To the editor:
In the Dec. 24 article, “Yellowstone investigates deaths of wolves hit by car,” Yellowstone Wolf Project leader Dr. Doug Smith, PhD, blames park visitors for the vehicular deaths of two wolf pups in November. Dr. Smith says too many visitors came too close to a wolf den too many times, thus habituating the wolves to humans and roads.
Dr. Smith’s order: “Visitors must protect wolves from becoming habituated to people and roads.”
This visitor – emphasis on visitor – believes park managers must protect elk from becoming habituated to people and lawns. I am referring to non-native lawns – emphasis on non–native – in and around developed areas, such as, Mammoth, park headquarters.
The lawns are attractant to elk year round. Elk occasionally cause injury to visitors and often damage property. In rutting season, bulls energetically engage pick–up truck mirrors with their antlers and ram cars. In spring, cows calve next to buildings and attack people who venture too close. Absent marauding wolves, the Mammoth feeding and breeding ground is a safe haven for elk.
The park management policy of natural ecological process – let natural fires burn; let wolves maraud, etc. – is disrupted by this unnatural concentration of elk. Getting rid of lawns in developed areas would restore natural processes, keep people safe, and cut operational costs.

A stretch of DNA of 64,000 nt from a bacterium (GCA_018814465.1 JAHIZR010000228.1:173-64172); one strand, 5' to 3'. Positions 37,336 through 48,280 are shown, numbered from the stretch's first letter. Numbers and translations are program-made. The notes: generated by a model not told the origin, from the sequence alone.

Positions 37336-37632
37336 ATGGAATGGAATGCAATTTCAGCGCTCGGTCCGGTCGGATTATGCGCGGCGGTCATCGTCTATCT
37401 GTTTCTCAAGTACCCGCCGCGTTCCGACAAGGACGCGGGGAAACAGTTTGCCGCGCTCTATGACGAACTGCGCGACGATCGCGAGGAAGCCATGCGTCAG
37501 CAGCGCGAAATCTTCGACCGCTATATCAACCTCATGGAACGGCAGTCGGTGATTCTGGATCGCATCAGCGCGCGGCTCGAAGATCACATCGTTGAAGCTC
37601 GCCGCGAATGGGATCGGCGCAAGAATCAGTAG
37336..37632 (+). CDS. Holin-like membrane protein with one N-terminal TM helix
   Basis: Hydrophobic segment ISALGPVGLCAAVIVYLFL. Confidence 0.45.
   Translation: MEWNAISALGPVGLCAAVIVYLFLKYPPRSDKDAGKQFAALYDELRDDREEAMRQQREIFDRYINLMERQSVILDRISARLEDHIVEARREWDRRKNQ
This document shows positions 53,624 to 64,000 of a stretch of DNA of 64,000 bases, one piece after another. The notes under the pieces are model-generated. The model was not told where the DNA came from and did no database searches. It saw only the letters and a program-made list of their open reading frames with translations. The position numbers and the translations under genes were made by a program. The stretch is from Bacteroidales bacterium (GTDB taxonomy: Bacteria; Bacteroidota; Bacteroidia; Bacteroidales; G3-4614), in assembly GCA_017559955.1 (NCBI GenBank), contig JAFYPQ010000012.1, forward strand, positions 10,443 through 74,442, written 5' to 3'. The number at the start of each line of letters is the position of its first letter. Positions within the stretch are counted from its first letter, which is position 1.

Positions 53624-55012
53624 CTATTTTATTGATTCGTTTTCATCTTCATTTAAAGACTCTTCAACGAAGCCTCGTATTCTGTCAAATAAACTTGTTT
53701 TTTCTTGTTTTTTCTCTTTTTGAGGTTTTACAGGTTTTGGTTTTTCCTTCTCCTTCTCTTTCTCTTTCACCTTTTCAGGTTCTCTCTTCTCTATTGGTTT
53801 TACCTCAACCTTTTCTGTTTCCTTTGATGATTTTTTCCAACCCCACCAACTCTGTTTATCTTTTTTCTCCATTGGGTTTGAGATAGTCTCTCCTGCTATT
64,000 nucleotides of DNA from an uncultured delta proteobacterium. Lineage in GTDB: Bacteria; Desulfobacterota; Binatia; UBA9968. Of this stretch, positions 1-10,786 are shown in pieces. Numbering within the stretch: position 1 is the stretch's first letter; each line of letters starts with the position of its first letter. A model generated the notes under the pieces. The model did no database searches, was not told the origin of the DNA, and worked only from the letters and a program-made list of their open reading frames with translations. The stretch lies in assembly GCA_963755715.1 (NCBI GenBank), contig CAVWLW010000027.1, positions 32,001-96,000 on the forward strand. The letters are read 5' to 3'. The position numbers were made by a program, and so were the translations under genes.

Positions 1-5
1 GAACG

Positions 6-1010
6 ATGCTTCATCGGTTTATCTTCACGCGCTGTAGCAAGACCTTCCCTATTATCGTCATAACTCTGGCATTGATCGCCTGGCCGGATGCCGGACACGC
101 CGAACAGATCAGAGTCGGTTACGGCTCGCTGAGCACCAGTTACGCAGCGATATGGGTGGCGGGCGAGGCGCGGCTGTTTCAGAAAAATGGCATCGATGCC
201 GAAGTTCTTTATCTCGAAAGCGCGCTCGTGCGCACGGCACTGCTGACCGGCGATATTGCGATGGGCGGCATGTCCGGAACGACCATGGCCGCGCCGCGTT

Dr. Smith, is your stern admonishment to visitors based on disruption of natural ecological processes, public safety, or your personal affinity of wolves? Also Dr. Smith, does excessive lingering to obtain up close vanity portraits of you posing with inebriated wolves during research procedures, as seen in abundance on the Internet, habituate them?
All of Mammoth’s residents – emphasis on residents – are an unnatural disruption habituating wildlife. I always thought a swamp was a wetland where development is federally prohibited.
(s) Steve torrey